Adams Campaign Files Lawsuit in Kings County Supreme Court

NEW YORK -
Brooklyn Borough President Eric Adams on May 17, 2021 in New York. (Spencer Platt/Getty Images/TNS)

The Eric Adams campaign filed a preemptive lawsuit in Kings County Supreme Court on Wednesday “to preserve our right to a fair election process.”

Adams, the frontrunner for Democrat mayoral nominee, released a statement calling to “have a judge oversee and review ballots, if necessary” in light of the Board of Election’s hasty withdrawal of a vote tabulation when it was revealed the numbers were flawed.

“We are notifying the other campaigns of our lawsuit through personal service, as required by law, because they are interested parties,” Adams said.

“We invite the other campaigns to join us and petition the court as we all seek a clear and trusted conclusion to this election,” he added.

On Tuesday afternoon, the BOE released what it said was the results of the first round of ranked-choice voting. It showed that Adams, who had taken a substantial lead from in-person votes, had lost much of his lead and was ahead of runner-up Kathryn Garcia by fewer than 16,000 votes.

Shortly after, the BOE tweeted there was a “discrepancy” and yanked the results from its website without explanation.

Around 10:30 p.m., the BOE released a statement saying that 135,000 test ballots had never been cleared from the computer system, and those ballots had inflated and corrupted the vote numbers released earlier that day.

Both Adams and Garcia criticized the BOE and expressed optimism they would emerge victorious.

“Today’s mistake by the Board of Elections was unfortunate. It is critical that New Yorkers are confident in their electoral system, especially as we rank votes in a citywide election for the first time,” Adams said in a statement. “We appreciate the Board’s transparency and acknowledgment of their error. We look forward to the release of an accurate, updated simulation, and the timely conclusion of this critical process.”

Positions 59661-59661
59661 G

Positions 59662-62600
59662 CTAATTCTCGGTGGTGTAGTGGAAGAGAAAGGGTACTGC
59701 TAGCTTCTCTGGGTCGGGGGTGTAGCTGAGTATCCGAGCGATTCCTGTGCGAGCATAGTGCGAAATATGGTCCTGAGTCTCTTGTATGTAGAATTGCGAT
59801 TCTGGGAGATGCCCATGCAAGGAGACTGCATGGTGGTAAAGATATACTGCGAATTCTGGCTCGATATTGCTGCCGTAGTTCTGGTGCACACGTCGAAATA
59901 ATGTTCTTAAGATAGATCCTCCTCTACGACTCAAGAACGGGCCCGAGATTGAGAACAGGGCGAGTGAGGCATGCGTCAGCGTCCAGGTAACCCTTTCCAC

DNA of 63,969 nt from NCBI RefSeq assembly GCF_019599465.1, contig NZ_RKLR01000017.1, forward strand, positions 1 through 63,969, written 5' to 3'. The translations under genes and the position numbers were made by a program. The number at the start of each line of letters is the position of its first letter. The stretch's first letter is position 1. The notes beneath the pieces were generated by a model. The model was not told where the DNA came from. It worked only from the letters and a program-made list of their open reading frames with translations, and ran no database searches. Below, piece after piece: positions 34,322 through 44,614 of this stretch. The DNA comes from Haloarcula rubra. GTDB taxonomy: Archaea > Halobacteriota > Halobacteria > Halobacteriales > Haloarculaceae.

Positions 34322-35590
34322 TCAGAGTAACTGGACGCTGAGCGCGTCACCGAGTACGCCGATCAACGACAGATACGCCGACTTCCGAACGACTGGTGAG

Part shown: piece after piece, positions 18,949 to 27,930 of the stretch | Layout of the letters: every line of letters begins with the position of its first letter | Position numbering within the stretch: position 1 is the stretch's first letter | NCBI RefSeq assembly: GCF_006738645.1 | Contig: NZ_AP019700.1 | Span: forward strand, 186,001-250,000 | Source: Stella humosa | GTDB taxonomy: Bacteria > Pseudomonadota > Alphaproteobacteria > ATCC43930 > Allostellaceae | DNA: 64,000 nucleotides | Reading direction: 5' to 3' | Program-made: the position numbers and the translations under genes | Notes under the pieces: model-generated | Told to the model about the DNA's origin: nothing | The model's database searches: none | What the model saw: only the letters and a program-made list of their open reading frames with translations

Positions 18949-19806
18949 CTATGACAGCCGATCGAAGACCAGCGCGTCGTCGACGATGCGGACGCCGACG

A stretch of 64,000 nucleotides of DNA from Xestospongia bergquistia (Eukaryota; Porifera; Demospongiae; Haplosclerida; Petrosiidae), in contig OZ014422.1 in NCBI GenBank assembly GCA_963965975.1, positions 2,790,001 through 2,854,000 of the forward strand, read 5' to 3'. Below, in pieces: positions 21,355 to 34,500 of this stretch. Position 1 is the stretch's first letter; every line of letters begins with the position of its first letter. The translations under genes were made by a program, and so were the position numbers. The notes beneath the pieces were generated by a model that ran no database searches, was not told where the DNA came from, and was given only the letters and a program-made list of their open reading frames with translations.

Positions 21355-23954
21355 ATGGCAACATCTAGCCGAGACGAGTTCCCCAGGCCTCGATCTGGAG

Garcia’s campaign said in a statement, “New Yorkers want free and fair elections, which is why we overwhelmingly voted to enact ranked choice voting. The BOE’s release of incorrect ranked choice votes is deeply troubling and requires a much more transparent and complete explanation. Every ranked choice and absentee vote must be counted accurately so that all New Yorkers have faith in our democracy and our government. I am confident that every candidate will accept the final results and support whomever the voters have elected.”

Regardless of the BOE error, the numbers posted would have been a partial portrait of each candidate’s ranking, as more than 125,000 absentee ballots have not been counted yet. Those ballots will be added to the count by July 6.

The BOE is expected to release new results on Wednesday afternoon.

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smarcus@hamodia.com